In the presentations, note that the blank slides indicate separate sections of the lecture. Some material in the lecture notes is courtesy of Vanderbilt University Assistant Professor Mike Shor, and his contributions have been marked on the slides. Other material, such as a few pictures and quotations, could not be posted due to copyright restrictions.
Introduction to the course with examples.
Irrational play by individuals and groups.
Implications of (ir)rationality on behavior in games, with and without dominant strategies.
|3||Equilibrium I (PDF)
Some prototypical games.
Nash equilibrium in simultaneous-move games.
Mixed vs. pure strategies.
Equilibrium arising from evolution.
|4||Equilibrium II (PDF)
More on evolution.
Games with sequential moves and subgame-perfect equilibria.
Strategic value of credible commitments.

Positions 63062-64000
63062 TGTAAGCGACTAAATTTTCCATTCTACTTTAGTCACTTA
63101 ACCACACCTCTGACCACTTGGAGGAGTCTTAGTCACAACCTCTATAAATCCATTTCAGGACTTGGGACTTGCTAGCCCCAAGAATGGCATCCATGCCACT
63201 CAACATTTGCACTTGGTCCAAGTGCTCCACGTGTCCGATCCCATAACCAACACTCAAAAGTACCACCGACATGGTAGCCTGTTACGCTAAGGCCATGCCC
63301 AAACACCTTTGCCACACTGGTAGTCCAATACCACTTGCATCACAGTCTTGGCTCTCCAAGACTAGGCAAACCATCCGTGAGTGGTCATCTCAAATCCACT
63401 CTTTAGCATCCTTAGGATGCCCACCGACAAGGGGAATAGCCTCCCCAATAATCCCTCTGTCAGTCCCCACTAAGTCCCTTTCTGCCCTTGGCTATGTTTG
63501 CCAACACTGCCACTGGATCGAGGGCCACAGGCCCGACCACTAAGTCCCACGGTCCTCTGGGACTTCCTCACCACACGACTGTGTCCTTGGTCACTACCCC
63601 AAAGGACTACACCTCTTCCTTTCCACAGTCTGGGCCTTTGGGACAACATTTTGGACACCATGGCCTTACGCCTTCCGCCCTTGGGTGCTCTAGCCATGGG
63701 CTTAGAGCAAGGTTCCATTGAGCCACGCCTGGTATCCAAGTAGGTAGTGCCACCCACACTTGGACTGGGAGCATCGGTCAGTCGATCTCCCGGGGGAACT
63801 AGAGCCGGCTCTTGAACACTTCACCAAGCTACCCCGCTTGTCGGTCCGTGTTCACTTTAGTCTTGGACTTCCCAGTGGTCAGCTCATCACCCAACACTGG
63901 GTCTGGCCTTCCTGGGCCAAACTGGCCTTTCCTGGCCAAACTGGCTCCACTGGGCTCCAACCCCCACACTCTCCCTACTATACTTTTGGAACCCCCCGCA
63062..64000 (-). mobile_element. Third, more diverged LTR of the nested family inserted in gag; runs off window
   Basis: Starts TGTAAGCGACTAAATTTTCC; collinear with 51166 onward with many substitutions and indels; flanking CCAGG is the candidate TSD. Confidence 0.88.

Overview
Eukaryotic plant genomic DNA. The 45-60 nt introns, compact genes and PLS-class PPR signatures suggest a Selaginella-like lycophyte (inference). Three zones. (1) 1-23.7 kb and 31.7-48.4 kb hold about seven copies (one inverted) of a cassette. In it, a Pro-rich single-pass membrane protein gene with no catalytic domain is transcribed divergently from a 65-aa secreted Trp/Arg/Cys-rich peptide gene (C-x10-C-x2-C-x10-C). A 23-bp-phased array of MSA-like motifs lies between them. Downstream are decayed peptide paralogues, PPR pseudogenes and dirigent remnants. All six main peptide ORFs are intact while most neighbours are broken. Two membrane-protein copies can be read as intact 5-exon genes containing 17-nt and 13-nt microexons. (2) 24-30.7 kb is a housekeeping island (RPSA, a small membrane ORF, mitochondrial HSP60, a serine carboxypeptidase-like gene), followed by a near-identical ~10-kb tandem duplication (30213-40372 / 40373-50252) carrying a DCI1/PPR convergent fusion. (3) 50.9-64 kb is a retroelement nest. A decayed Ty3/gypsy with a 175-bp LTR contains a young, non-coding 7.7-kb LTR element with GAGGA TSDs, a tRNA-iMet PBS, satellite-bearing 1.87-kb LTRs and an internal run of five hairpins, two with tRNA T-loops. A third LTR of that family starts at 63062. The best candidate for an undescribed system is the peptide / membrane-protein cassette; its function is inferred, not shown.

|6||Strategic Substitutes and Strategic Complements (PDF)
Moving first vs. moving last, when to capitalize on the element of surprise, and other applications of the ideas of strategic substitutes and strategic complements.
|7||Application: Entering a Market (PDF)
Entry as commitment, and establishing barriers to entry.
Strategic exercise of real options.
|8||Application: Brinksmanship (PDF)
Strategic escalation of threats.
Wars of attrition.
Variety of real-world phenomena that can be interpreted as auctions.
Auction theory: Winner's Curse given common values and Revenue Equivalence given independent private values.
|10||Uncertainty and Information (PDF)
Strategic manipulation of risk.
Adverse selection and signaling/screening devices.
Agency and moral hazard.
|11||Reputation and Strategic Irrationality (PDF)
Making threats and promises credible through reputation in repeated games.
Applications to entry deterrence and cooperation in the Prisoner's Dilemma.